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Wild manner

A few years back, on a contract to deliver an organisation development programme for the Countryside Agency, England's (then) statutory protection agency for nature, biodiversity and landscape. Of the many committed people I met during our work there, one stood out by being very different to the others, and stood out for the breadth of experiences that he could reference in his conversation. I'd just met Duncan Mackay, black belt learner and Doer.

Training officers, books, government agencies and anyone with a flip chart pen has been exhorting the benefits of 'lifelong learning' without looking to think about why anyone would want to spend time learning when they could be doing something else. The trick that they've missed is the connection between fun and learning - something that's been missing from the school and education agenda for all too long. One story from Duncan stuck with me from the day I met him was of learning a new skill every year, from scratch. Not small things like Suduko, or getting to the next level on your PS2, but reverentially craft based skills; such as making cheese, building an apple press so that his village could juice their autumn fruit, or cycling the length of Britain on a folding bike.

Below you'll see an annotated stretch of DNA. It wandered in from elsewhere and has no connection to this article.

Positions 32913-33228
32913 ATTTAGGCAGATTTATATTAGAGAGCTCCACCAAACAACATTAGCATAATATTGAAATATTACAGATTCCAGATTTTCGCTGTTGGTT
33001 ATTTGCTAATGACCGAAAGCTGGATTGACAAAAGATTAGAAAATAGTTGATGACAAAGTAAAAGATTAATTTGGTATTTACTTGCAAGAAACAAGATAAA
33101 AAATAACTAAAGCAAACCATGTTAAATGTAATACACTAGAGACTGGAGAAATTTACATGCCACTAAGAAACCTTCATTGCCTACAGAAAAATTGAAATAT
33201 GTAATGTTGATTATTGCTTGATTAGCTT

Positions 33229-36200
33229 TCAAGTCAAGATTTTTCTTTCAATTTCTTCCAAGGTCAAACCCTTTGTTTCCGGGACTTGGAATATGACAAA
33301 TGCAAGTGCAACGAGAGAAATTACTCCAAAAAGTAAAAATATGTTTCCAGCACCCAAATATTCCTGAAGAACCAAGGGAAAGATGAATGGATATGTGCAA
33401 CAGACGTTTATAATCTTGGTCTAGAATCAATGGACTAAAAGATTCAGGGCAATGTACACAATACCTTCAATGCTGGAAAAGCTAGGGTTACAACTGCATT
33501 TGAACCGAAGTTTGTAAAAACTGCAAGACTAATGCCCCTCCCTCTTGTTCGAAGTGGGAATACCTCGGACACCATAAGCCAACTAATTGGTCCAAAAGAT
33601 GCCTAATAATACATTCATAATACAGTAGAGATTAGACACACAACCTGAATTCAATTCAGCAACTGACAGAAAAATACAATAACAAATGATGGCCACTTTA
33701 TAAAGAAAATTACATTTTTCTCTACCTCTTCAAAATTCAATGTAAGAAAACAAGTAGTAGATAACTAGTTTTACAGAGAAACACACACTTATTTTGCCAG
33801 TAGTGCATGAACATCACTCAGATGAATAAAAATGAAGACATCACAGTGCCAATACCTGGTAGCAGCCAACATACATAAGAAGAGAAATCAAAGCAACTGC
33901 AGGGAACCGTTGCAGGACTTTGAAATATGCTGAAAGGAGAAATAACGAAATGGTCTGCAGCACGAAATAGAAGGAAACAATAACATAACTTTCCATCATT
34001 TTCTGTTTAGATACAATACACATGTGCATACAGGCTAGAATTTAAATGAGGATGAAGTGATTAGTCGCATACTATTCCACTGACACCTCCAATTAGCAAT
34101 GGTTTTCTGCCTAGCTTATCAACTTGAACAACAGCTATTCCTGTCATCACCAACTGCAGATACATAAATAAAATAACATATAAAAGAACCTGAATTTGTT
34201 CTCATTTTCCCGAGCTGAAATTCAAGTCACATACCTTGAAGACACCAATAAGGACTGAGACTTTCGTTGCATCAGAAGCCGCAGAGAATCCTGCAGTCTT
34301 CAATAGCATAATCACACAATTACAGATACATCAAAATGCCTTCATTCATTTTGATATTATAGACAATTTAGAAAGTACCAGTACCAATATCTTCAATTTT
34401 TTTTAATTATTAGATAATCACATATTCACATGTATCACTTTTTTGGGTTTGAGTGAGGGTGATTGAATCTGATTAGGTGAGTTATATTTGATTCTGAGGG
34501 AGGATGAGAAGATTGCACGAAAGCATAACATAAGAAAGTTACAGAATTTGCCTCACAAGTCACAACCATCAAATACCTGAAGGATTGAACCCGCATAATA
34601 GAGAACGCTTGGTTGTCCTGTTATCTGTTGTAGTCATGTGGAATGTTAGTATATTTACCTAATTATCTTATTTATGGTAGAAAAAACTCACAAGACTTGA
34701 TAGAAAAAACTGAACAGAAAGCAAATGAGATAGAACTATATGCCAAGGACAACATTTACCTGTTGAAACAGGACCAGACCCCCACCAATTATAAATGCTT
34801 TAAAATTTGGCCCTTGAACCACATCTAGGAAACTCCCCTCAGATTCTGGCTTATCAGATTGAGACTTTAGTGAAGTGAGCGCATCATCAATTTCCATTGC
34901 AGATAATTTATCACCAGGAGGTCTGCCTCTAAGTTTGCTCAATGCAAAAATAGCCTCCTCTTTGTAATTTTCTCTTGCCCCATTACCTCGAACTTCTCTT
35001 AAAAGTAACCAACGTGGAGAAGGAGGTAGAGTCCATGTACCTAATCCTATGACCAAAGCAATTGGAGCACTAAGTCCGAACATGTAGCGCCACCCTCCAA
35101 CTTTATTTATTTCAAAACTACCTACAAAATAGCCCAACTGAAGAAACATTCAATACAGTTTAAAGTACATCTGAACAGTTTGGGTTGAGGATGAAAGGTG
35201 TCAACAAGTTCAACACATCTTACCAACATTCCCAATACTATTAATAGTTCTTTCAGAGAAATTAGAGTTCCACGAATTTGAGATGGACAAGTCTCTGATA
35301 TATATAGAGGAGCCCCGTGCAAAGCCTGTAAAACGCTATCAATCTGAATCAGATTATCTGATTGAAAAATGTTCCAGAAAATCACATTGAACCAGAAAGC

One of Duncan's latest projects has been to write a few books, with the first of these, Eat Wild, an enticing look at foraging for taste and sustenance in wild Britain. The book's launch will coincide with some of the freshest, most succulent of wild food appearing in the hedegrows. Reserve your copy now.

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